Guam – In his final State of the Island address, Governor Calvo said the state of the island is “strong,” but the next few days could be a turning point for his administration as the island braces for deep budget cuts that will undoubtedly upend the island’s economy.
Hours before his speech, at a Special Economic Session to discuss the impacts of the Trump Administration’s tax reform cuts, the Office of Finance and Budget revealed the cuts are even deeper than originally thought.
Earlier this month, Adelup announced a $47.9 million shortfall. At today’s SES meeting, the OFB said a closer look puts the figure at around $67 million.
This revelation set the stage for the governor’s speech as he implored lawmakers to “rise above the politics” and pass his proposal to increase the gross receipts tax by 50 percent with a two year sunset provision.
After two years, a .75 percent increase will stay in place and will be used as a dedicated funding source for the Guam Memorial Hospital which has been dragged through the political mud in recent days upon the controversial release of a Joint Commission accreditation report that is the subject of the threat of accreditation loss.
Much of the governor’s speech was spent on boasting about the accomplishments of his administration since taking office in 2011, from publicized deportations to a decrease in the unemployment rates, an increase in the number of working ambulances, a reduction in the homeless population, and perhaps what will be his defining legacy–the timely payment of tax refunds.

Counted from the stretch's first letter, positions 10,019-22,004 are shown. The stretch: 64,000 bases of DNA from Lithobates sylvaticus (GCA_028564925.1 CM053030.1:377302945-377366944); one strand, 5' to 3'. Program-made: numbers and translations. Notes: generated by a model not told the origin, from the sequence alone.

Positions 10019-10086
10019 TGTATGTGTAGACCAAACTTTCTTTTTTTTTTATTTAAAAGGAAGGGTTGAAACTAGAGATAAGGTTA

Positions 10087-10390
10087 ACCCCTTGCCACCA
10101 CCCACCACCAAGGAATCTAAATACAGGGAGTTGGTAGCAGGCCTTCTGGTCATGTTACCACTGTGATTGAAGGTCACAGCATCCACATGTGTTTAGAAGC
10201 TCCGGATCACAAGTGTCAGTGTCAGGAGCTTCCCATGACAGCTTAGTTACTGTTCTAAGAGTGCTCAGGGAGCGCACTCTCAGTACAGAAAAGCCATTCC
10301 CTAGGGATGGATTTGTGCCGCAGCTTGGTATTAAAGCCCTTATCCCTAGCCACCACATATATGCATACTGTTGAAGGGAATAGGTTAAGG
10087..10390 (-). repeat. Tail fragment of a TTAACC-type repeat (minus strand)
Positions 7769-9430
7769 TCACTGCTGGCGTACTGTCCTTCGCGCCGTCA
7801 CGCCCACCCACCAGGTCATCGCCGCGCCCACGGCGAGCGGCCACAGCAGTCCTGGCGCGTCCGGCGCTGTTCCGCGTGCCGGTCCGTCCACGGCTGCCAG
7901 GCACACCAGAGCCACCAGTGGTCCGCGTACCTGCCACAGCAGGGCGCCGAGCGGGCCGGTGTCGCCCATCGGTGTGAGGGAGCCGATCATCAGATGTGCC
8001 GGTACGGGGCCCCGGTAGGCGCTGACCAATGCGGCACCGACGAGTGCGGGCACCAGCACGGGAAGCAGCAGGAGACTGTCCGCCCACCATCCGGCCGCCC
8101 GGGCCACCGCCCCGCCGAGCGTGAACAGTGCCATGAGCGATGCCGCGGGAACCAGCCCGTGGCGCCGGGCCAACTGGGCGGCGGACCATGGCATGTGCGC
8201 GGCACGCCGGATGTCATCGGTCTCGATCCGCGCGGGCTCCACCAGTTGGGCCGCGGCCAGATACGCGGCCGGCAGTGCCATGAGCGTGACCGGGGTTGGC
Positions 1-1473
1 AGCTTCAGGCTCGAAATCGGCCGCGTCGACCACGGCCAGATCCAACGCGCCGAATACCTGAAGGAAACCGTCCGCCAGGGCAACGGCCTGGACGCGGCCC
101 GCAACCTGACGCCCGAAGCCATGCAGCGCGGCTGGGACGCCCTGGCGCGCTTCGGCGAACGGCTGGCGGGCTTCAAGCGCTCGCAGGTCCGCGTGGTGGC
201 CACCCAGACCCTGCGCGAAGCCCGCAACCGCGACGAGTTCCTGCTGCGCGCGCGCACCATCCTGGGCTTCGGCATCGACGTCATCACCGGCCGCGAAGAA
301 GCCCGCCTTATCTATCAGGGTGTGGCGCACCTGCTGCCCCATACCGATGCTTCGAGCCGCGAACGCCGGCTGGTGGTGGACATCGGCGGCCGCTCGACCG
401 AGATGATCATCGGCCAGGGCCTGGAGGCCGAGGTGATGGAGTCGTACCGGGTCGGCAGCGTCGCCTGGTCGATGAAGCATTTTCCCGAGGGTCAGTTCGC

Throughout his speech, however, the governor proposed no new initiatives, instead he continued his push for the 50 percent increase in the GRT, without which could change the course of his administration and the island.
A $67 million shortfall announced in the middle of the fiscal year with that number expected to rise next fiscal year could end in agency closures, school closures, personnel cuts and payless paydays.
This grim picture would be a stark contrast to the remarkable administration the governor painted throughout much of his speech–one with raises for public safety officers, ending injunctions and receiverships, the doubling of annual revenues and an increase in the GDP by $1 billion.
The governor used an anecdote to end his speech–the House of Taga in Tinian, which he says symbolizes the resilience of the Chamorro people from its ancestors to their descendants living today.
You can read the governor’s entire speech here.